Bridgestone responds to Phillip Island tyre disaster
The fallout from last weekend’s tyre fiasco in Phillip Island is still being felt in Japan this week, with senior Bridgestone management staging a specially convened press conference to explain what went so badly wrong in Australia.
A new surface at Phillip Island created a nightmare for Bridgestone and Dunlop, with both MotoGP and Moto2 races shortened well below the scheduled race distance on safety grounds.
The MotoGP race was turned into a two-part 19-lap encounter, with Bridgestone unable to guarantee the safe performances of its tyres beyond 10 laps.
That led to a first ever dry flag-to-flag race, with riders having to pit after nine or 10 laps for fresh rubber.
Last weekend’s race turned into a PR disaster for Bridgestone and today’s press conference at the Twin Ring Motegi took place with Bridgestone Motorsport Manager Hiroshi Yamada, Motorsport Tyre Development Manager Shinji Aoki flanked by Public Relations General Manager Keita Ide.
Ide didn’t speak during the 15-minute press briefing but regularly paused to take notes as Yamada explained in-depth precisely what had gone wrong in Phillip Island.
He said: “As you are aware last weekend’s Australian Grand Prix was a flag-to-flag race, which was a situation because Bridgestone was not able to guarantee the safety of the rear slick for more than 10 laps.
"We prepared an extra hard slick just for this race but the extreme temperature suffered by our tyre was beyond our expectations. We have been working around the clock since last weekend to determine the cause of the issue and providing a clear strategy so that such problems do not occur again at Phillip Island in the future.
"We performed detailed analysis of our used tyre at our technical centre in Japan and we also reviewed telemetry data from the teams that showed due to the improved track condition, the corner speed that was already very severe on tyres was on average 12kph faster than last year.
"This higher than anticipated increase in speed caused huge increase in load and side force and traction on the tyre which resulted in 20% more energy being put into the tyre. This caused the extreme rising tyre temperatures and cracks in the tread.
"We expected an increase in speed and tyre load but not to this very high level. We are currently negotiating with Dorna, IRTA and the FIM to arrange testing at Phillip Island next year and the data from which will be used to develop the future tyre allocation for races at Phillip Island.
"We are confident if we can test at Phillip Island with works riders we can develop rear slicks for this circuit that will last the full 27-lap race distance.”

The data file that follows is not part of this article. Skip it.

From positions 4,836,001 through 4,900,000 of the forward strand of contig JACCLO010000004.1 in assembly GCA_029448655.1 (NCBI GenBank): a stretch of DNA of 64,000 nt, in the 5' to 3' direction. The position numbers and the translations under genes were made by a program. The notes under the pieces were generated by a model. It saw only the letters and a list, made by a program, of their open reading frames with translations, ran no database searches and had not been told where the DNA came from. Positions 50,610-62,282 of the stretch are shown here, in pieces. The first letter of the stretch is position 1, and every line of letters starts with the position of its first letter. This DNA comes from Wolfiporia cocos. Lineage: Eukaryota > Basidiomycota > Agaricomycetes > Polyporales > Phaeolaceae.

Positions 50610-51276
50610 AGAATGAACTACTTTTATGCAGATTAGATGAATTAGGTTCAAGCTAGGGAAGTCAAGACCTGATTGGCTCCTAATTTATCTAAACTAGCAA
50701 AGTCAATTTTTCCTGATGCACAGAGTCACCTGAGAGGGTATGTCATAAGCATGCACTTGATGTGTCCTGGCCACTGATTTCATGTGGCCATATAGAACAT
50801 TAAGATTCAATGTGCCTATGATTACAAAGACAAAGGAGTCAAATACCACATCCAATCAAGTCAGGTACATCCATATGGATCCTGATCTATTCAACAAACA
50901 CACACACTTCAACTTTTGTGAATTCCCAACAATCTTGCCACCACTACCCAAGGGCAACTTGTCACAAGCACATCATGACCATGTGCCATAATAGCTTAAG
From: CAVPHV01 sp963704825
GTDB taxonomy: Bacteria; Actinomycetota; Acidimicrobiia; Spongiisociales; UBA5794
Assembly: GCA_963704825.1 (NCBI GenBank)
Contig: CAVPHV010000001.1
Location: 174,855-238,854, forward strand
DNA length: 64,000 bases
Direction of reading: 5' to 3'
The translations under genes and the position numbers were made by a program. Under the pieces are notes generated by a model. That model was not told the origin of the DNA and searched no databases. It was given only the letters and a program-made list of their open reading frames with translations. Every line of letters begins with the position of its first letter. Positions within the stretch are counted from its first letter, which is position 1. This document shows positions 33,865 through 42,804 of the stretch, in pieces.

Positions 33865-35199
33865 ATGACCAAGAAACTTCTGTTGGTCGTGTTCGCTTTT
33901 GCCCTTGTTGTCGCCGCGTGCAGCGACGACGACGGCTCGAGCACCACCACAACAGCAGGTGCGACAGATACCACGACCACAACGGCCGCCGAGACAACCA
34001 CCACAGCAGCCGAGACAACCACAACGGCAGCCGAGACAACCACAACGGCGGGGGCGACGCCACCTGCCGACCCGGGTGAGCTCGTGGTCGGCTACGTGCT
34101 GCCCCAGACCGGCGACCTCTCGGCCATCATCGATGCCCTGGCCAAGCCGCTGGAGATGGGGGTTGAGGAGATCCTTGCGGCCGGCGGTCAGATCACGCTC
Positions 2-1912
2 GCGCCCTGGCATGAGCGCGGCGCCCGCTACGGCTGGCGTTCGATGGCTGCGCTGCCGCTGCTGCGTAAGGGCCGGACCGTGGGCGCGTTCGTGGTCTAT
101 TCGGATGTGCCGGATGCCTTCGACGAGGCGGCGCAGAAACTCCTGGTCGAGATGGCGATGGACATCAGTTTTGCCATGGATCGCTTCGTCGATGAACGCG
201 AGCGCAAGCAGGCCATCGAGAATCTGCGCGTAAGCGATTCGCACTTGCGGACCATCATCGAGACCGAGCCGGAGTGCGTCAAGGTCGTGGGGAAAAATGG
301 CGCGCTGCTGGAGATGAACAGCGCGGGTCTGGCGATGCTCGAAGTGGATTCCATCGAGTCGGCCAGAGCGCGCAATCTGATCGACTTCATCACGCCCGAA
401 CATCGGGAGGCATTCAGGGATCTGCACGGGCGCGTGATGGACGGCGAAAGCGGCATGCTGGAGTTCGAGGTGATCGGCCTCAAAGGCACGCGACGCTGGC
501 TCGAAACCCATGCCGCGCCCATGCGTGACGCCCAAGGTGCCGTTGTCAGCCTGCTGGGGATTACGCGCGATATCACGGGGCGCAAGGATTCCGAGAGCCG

When asked by MCN when the crucial test session will take place in Phillip Island, Yamada said specific dates are still being discussed.
He also said to get an accurate assessment of the tyres though it would need to use as many of the 12 prototype machines as possible.
“The important thing is the corner speed, so we would like to test with works riders on prototype machines that have very high power. There are 12 riders and it best if they are all there but if four or five riders can be made available it will be enough.
"We are still discussing with Dorna and the teams to see when we will go but we are busy from the beginning of February and until the end of January we can’t test anywhere. We have already planned Sepang 1 and 2 in February and also the availability of the circuit is not sure, so we are discussing,“ said Yamada.
It is known than Dorna CEO Carmelo Ezpeleta has held meetings with senior management of Bridgestone and Dunlop in Japan this weekend.
But Bridgestone denied its failure to provide tyres up to the standards expected for world championship competition had resulted in a financial penalty.
Yamada said: “I never heard of any kind of penalty in our discussions.”
It has been rumoured in the paddock that HRC had submitted a specific request to test on the new surface at Phillip Island during last winter, but the request was denied on cost grounds.
International Race Teams Association boss Mike Trimby denied any formal request was made and Yamada added: “We were discussing a winter test at Phillip Island but at that time we went to Austin between Sepang 1 and 2 and we also had a test in Austin in the middle of March.
"At that time the situation was we didn’t know the layout at Austin, so that’s why the first priority was Austin. Then we were busy in this time with Sepang 1 and 2 in February and we needed to go to Austin. That’s why finally we decided to not go to Phillip Island, "said Yamada.